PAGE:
• Increasing the ability to adapt to the adverse impacts of climate change and foster climate resilience and low greenhouse gas emissions development, in a manner that does not threaten food production; 
  • Making finance flows consistent with a pathway towards low greenhouse gas emissions and climate-resilient development. 

Why the Climate Change Bill

  • Strengthening institutional arrangements, governance and regulation for a comprehensive and holistic response to climate change 
  • Establish Climate Financing Framework for the country
  • Facilitate Data Collection, Sharing and Access for reporting purposes – BTRs
  • Compel high emitting sectors to reduce emissions
  • Compliance with the UNFCCC, Paris Agreement, Montreal Protocol and its Kigali Amendment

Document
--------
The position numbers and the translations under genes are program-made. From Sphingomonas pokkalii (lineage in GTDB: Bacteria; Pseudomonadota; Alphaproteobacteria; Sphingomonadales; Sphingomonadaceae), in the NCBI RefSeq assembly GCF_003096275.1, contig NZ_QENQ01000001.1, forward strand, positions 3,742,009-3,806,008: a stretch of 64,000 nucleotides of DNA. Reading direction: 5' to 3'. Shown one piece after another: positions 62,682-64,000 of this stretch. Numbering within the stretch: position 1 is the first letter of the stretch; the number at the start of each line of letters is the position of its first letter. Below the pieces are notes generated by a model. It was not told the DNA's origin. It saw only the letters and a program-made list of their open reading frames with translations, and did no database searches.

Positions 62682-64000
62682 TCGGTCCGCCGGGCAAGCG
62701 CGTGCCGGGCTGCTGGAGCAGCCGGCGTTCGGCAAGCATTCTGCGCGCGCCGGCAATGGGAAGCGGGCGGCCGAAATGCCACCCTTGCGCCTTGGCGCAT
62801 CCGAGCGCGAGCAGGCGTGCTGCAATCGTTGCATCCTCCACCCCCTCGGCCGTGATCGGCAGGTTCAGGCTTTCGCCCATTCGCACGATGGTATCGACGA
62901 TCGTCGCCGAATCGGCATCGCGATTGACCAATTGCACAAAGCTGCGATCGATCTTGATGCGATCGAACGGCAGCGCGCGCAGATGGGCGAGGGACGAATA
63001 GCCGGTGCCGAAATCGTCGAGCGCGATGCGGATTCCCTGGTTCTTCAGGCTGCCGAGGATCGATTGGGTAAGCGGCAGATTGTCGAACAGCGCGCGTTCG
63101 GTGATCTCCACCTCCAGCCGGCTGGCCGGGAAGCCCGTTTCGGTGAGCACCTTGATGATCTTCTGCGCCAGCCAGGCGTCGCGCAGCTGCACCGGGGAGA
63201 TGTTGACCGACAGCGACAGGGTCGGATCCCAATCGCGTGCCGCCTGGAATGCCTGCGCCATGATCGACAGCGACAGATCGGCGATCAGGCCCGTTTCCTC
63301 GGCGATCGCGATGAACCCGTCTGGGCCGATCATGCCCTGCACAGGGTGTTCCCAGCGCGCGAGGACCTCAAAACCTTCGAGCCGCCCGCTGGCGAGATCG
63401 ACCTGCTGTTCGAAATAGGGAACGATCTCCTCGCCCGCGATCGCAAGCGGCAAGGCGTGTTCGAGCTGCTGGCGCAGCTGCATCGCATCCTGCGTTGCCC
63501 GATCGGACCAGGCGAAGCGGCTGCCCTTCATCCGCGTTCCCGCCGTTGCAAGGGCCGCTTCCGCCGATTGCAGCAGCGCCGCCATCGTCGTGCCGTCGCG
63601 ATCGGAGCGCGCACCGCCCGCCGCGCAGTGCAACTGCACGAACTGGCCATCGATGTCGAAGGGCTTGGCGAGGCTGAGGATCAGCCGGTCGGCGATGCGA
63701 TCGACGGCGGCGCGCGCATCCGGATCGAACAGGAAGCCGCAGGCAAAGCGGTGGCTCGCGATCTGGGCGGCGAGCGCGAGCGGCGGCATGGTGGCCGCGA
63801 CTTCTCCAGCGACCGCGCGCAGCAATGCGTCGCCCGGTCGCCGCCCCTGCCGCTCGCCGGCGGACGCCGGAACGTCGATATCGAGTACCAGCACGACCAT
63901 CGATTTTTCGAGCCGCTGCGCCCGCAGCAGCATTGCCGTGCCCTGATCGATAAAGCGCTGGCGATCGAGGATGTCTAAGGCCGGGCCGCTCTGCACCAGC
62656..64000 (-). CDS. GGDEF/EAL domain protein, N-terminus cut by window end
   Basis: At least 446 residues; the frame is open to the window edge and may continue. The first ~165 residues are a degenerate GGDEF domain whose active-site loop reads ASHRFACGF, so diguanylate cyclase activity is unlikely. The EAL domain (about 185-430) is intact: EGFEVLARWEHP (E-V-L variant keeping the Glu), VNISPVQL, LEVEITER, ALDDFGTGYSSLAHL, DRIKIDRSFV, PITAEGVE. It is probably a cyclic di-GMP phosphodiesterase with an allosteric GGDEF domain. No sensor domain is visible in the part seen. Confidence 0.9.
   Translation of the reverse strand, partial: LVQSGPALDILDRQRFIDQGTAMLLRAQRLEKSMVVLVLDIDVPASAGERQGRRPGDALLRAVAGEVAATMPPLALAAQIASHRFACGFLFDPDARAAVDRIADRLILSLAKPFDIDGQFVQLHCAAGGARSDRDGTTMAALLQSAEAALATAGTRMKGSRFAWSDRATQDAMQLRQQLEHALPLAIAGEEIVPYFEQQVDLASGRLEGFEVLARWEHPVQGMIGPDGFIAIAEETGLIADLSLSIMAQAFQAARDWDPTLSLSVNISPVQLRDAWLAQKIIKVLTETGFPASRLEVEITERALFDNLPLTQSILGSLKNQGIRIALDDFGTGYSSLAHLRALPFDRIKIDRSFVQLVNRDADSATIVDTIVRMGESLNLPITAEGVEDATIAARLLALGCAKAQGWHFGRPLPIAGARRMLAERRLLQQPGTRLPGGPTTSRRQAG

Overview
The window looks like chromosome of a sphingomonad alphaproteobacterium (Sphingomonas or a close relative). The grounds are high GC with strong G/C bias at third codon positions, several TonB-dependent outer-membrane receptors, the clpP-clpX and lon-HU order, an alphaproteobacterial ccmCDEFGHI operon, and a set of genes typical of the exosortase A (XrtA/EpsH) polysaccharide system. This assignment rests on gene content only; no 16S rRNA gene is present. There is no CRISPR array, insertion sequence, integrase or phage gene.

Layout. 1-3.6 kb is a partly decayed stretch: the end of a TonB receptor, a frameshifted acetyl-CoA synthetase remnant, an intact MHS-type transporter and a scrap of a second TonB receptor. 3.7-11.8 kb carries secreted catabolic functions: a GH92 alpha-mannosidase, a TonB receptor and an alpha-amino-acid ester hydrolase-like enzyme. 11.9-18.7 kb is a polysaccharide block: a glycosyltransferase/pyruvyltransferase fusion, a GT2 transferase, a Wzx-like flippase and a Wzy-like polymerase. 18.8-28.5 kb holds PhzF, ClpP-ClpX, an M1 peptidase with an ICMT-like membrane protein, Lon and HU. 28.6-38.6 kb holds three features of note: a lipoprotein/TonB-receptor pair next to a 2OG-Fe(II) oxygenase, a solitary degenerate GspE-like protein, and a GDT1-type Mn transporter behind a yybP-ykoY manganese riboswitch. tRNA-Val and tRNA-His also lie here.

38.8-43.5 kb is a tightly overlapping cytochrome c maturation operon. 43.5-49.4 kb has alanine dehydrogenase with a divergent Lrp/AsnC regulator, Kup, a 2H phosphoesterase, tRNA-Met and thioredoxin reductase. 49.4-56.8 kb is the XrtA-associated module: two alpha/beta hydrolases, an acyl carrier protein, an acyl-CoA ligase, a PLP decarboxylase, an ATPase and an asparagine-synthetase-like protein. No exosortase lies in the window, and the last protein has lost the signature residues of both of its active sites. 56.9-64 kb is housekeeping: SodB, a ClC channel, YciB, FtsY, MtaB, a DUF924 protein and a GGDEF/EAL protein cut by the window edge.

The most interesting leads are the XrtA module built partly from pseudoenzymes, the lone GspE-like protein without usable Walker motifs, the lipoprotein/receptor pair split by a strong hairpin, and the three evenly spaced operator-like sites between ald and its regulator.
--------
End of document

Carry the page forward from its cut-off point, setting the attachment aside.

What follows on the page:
• Strengthen governance and regulation for Carbon Trading 
  • Facilitate enhanced climate action both mitigation and adaptation

Existing Climate Change Frameworks:

  • National Climate Change Response Strategy
  • National Adaptation Plan (NAP)
  • Low Emissions Development Strategy (LEDS) 
  • Revised Nationally Determined Contribution
  • National Climate Change Learning Strategy
  • Green Climate Fund (GCF) Country Programme
  • Zimbabwe Climate Change & Gender Action Plan
  • Carbon Credit Framework S.I. 150 of 2023